The Fourth & Fifth Amendments and technology continue to collide as law enforcement seeks to compel defendants to unencrypt their computer harddrives. Can they force your client to hand over the password?
We discussed a similar issue in May about whether, under the Fourth Amendment, the Government could inspect the contents of your laptop, tablet, phone or camera when you cross the border.
Of course, do not expect the answer to be set in stone in your jurisdiction. The answer(s) are in flux. Much of it depends on how your client responds to questioning.
The first issue is whether production of a password is compelled testimony or merely a ministerial act like submitting to fingerprints, blood tests, or a key.
The second issue turns on your client. In two cases, Boucher and Fricosu, clients sunk their own ship. In a Florida case, In Re Grand Jury Subpoena Dated March 25, 2011, the defendant did better.
The article, “Can the Government Compel Your Client to Decrypt a Hard Drive” is in the July-August 2013 edition of the Palm Beach Bar Bulletin.
If you were to follow the news hashtags on twitter or listen to the police scanner via Ustream, the news came much faster. The difference is that truly “breaking” events, like any sudden tragedy, involve unexpected turns and, along the way, mis-steps and bad information. Your job, even as a (passive) reader or listener, is to use good judgment.
“The Boston Marathon and Faster Breaking News” was published in the June 2013 Palm Beach Bar Bulletin and covers the difference between following breaking news on 24 hour news channels versus finding “raw” feeds on YouTube, social media, and other streams of information.
Yes, according to several recent cases and a broad exception to the Fourth Amendment (search and seizure).
Read “Can They Search Your iPad or iPhone at the Border?” from the May 2013 Palm Beach County Bar Association Bulletin.
And, yes, that case to the right is for sale here .
Last year we discussed, “there is no delete.” This year we add to that: social media is not free; the price of admission is your personal information.
A special thanks to Rosarian Academy for allowing me to speak to parents and students in separate sessions so parents can learn tips about social media and how to protect their own privacy as well as start the discussion with their children.
Likewise, students learned about examples where emails, photos, and Facebook posts which people thought were private… ended up circulated around the globe. And how that can affect their high school, college, and job applications. We also discussed illegal downloading and other computer crimes.
This article discusses the Patreaus affair from the standpoint of practical email privacy tips for lawyers, law firms, their clients, and families.
A brief explanation is provided how emails (or even fake email addresses) are traceable with free software and what data exists on the person’s computer to show what sites have been viewed.
This article appeared in the January 2013 edition of the Palm Beach Bar Association Bulletin.
A federal court in Illinois recently approved a party’s interception of user data on public WiFi systems at hotels, coffee shops, restaurants, supermarkets and other commercial outlets. This practice, known as sniffing, involves someone with a laptop, a Riverbed AiPcap Nx packet capture adapter (or equivalent), and free Wireshark network analyzer software, intercepting unencrypted packets between the public wifi hotspot and everyday users. In the course of sniffing, the person with the heavily-armed laptop can see your emails, financial information, photos, and whatever else you transmit.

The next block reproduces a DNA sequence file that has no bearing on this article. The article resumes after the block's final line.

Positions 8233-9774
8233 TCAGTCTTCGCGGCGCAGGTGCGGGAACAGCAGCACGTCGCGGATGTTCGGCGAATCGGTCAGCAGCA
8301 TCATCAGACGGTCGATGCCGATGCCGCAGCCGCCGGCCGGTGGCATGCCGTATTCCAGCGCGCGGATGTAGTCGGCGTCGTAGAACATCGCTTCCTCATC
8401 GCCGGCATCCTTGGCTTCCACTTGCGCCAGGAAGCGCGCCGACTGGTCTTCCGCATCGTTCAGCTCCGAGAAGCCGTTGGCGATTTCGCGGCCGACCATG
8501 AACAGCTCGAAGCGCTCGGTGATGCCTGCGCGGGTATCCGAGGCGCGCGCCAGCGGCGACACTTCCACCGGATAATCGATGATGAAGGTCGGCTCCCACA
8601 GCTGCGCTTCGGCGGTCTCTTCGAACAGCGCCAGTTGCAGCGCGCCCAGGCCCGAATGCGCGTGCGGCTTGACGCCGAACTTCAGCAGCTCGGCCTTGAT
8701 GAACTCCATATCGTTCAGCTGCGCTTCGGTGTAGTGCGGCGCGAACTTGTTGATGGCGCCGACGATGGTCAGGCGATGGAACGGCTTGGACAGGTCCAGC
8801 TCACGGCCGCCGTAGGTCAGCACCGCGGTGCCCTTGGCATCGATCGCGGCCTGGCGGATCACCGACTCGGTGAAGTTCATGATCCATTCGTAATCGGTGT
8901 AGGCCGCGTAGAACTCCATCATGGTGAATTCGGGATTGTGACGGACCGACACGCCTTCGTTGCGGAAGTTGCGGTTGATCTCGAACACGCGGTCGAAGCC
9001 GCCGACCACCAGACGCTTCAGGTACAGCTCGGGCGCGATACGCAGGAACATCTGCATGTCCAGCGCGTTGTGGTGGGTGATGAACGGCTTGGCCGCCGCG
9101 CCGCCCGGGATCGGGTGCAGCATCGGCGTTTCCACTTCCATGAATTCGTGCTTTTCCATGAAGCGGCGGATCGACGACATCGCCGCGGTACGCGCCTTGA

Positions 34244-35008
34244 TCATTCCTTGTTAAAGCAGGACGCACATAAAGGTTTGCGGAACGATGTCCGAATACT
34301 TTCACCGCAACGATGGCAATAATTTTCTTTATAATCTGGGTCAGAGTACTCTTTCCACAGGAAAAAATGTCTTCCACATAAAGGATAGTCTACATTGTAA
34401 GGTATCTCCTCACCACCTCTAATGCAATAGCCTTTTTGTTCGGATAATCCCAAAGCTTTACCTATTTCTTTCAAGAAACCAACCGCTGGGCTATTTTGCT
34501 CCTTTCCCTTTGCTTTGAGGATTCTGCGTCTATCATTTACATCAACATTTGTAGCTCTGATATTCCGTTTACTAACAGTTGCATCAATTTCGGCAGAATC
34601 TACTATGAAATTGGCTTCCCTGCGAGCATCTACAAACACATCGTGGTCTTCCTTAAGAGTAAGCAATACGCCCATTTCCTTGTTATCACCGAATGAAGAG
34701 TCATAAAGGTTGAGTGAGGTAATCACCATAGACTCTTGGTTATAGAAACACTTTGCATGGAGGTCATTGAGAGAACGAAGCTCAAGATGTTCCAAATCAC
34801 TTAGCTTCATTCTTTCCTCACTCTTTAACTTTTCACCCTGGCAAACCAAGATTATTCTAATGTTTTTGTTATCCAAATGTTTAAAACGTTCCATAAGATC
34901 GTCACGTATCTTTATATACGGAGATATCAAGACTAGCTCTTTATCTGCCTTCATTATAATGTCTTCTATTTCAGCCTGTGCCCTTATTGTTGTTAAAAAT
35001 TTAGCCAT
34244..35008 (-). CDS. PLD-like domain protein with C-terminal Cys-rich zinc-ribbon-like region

Fortunately, in the case of In Re Innovatio IP Ventures, LLC Patent Litigation, the “sniffing” party agreed to overwrite the personal data of the wifi users. This, of course, does not mean that other, non-litigants within the airspace of a free wifi hotspot are so scrupulous. Nonetheless, the court determined that, absent a true “interception” of the user data, there was no violation of the Wiretap Act.
The take away lesson, however, is that your information which is sent over free, unencrypted wifi is sufficiently insecure that the court determined it was “readily accessible to the public.” In short, a person who intercepts you wifi data on an unencrypted wifi network is not committing wiretapping. As one might expect, the argument was that the data packets were only accessible to those with sophisticated packet sniffers. But the court concluded that such sniffing devices ran $200 – $700 and were not so unusual even though “the majority of the public is likely unaware that communications on an unencrypted wifi network are so easily intercepted by a third party.”
Worse, “[t]he public still has a strong expectation of privacy in its communication on an unencrypted wifi network even if reality does not match that expectation.”
Considering using “cloud” storage for your law firm? Or do you already use services like DropBox and GoogleDrive to transmit large attachments via email links? Increasingly, lawyers
like everyone else are moving towards the cloud. Is it safe?
What do you need to know before you commit? If you already have a cloud service, what features can you check to ensure your data is safe?
The article, “Lawyers in the Cloud,” from the Palm Beach Bar Bulletin, should answer some of those questions.